The ABM CDT is a partnership between The Universities of Manchester and Sheffield. ALL APPLICATIONS should however, be submitted via the Manchester application system only.
In this project we team up with Terumo Aortic to produce next generation vascular grafts. A great need exists for conduits for small-diameter (<6 mm) vascular grafts. Autologous blood vessels represent the current gold standard, but these are of limited availability, may be of poor quality and their extraction causes donor site morbidity. Synthetic grafts, while available, are inferior to autografts.
In this project, Tissue Engineered Blood Vessels (TEVBs) will be grown in the lab for use as vascular grafts. Additionally, we will use state-of-the-art manufacturing techniques to produce the biomaterials templates, we have already established protocols in combining additive manufacturing and casting to produce tubular tissue engineering scaffolds with an inherent 10-50 µm porosity via using a biodegradable emulsion-based resin. [2,3,7-9] The scaffolds will be produced in elastic, biodegradable polymers such as polyglycerol sebacate or polycaprolactone. We will seed these scaffolds with smooth muscle cells and culture them in a bioreactor. As the scaffold degrades, it leaves behind a vessel composed of only cells/ECM. These vessels can then be decellularised, rendering them non-antigenic, leaving a shaped, physiologically relevant, matrix of ECM proteins suitable for implantation (successfully demonstrated in ).
This project will (1) optimise the vessel culture and decellularisation, (2) explore the production of TEBVs with tubular scaffolds, (3) examine the interaction between the decellularised vessels and vascular endothelial cells (ECs) in vitro. Achieving this will allow further translation of this technology with our industrial collaborator.
Globally, cardiovascular disease is the number one cause of death. Treatment by surgical intervention is commonplace and there is a great need for suitable blood vessels for use in bypass surgery and the creation of vascular access conduits. Currently, utilising autologous veins or arteries represents the gold standard for vascular grafting. However, these vessels are of limited availability, may be of poor quality and their extraction causes donor site morbidity. Synthetic vascular grafts are also available, constructed from materials such as polytetrafluoroethylene (PTFE). Although these grafts have shown satisfactory performance as large and medium diameter vessels, they remain inferior to autografts for small diameter applications (<6 mm).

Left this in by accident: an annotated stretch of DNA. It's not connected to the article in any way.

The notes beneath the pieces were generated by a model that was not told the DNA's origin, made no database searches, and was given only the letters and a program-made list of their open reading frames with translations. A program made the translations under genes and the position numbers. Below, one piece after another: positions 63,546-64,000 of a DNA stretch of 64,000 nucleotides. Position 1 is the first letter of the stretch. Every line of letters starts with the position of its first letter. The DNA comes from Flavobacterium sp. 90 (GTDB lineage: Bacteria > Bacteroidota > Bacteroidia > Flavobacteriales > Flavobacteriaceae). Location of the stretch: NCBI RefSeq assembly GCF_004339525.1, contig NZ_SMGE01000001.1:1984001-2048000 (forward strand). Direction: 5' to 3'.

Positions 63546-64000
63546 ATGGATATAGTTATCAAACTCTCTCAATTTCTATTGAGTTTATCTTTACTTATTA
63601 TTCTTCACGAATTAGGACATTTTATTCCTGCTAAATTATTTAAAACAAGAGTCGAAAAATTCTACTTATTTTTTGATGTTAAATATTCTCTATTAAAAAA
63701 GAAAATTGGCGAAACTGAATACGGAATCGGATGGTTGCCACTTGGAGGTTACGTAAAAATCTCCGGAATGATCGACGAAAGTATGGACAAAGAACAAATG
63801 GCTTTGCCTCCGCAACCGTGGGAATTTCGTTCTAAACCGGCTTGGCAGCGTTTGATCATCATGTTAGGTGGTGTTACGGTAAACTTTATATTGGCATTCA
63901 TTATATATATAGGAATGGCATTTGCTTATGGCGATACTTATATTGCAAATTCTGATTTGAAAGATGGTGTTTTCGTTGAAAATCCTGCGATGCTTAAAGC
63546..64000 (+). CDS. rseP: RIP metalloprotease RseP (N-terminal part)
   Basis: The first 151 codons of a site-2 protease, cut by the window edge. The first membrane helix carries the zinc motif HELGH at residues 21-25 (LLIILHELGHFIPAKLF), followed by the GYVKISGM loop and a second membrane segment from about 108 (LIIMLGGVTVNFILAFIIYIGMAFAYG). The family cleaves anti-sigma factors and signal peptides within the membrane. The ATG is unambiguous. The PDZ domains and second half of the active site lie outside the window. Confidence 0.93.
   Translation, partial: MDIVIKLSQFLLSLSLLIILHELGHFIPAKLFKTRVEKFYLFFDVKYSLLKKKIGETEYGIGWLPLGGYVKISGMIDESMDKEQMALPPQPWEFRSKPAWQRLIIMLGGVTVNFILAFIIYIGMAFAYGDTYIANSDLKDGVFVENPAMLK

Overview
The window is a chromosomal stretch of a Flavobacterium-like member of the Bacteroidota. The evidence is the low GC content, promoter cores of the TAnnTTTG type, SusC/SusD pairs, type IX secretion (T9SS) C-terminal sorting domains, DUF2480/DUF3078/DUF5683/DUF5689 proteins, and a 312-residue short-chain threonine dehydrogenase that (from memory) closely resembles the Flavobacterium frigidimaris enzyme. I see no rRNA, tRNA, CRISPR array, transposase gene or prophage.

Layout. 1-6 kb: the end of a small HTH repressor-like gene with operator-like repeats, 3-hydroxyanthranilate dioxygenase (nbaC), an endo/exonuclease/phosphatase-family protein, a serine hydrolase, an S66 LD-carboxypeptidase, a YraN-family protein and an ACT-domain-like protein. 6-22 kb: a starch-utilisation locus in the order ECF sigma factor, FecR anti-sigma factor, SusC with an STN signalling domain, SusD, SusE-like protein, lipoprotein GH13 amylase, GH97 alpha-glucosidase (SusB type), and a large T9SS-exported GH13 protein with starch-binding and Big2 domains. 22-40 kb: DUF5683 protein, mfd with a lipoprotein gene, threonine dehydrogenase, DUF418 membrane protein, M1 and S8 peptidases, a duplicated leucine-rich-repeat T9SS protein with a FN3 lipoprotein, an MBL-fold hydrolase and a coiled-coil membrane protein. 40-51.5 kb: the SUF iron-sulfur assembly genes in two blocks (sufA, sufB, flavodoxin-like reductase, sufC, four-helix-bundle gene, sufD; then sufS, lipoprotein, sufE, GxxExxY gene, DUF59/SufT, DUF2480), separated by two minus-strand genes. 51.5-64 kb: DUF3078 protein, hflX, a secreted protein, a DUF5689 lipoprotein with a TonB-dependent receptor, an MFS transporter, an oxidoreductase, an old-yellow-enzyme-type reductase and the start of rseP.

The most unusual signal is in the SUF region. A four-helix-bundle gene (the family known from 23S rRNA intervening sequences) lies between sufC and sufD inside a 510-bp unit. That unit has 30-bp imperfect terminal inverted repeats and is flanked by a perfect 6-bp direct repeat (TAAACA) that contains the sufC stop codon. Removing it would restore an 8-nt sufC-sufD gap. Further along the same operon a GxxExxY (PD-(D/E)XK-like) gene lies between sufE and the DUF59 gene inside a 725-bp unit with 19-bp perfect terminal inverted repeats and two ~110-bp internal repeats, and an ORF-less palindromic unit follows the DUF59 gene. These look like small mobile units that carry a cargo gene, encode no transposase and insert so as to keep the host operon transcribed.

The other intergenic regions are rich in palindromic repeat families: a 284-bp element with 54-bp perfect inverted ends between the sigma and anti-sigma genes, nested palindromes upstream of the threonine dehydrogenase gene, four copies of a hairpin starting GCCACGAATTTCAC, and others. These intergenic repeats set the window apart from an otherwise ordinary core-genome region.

Tissue engineering offers a potential alternative to autologous vessels or synthetic vascular grafts. Tissue engineered blood vessels (TEBVs) may be grown in vitro for implantation as bypass grafts, vessel replacements or vascular access conduits. These vessels could offer superior performance to synthetic grafts and could be obtained without the need for invasive autograft harvest. Prominent research groups have made great strides towards producing TEBVs with some products currently undergoing clinical trials . However, these technologies only offer the ability to generate uniform tubular blood vessels and they would be very difficult to adapt to producing more complex shapes due to their sheet-based manufacturing process. This project will aim beyond the current state-of-the-art in tissue engineered blood vessels to manufacture flexible, porous biodegradable materials in complex geometries (e.g. tapers, bifurcations or valves).
Main questions to be answered
Manufacturing of inherently porous biodegradable materials: The Claeyssens group has substantial expertise in light-based additive manufacturing of biocompatible polymers and we will adopt our current 3D printing-enabled manufacturing of flexible (polyglycerol sebacate or polycaprolactone-based) materials to this project.[2,3,7-9] To enable maximum cell ingrowth we will use our in-house emulsion templated resins, which are inherently porous on the 10-50 µm length scale.
Bioreactor-based cell culture on the shaped porous constructs: Once we have established an effective printing protocol, we will rapidly advance to cell culture on the constructs. For this we will use in-house developed bioreactors built by stereolithography. We will explore smooth muscle cell ingrowth and extracellular matrix (ECM) deposition both in static and pulsed flow conditions. The influence of the flow regime on the amount of ECM production and composition (collagen/elastin ratio) will be assessed and optimised.
Decellullarisation protocol: After in lab cell culture on the constructs will be decellullarised. We have optimised a number of decellullarisation protocols which will be explored on these in-lab engineered tissues. Once decellullarised their properties (mechanical: burst pressure, suturability, elasticity, biological: subsequent cell adhesion/growth, ECM composition) will be determined, and future clinical translation will be explored with the industrial collaborator.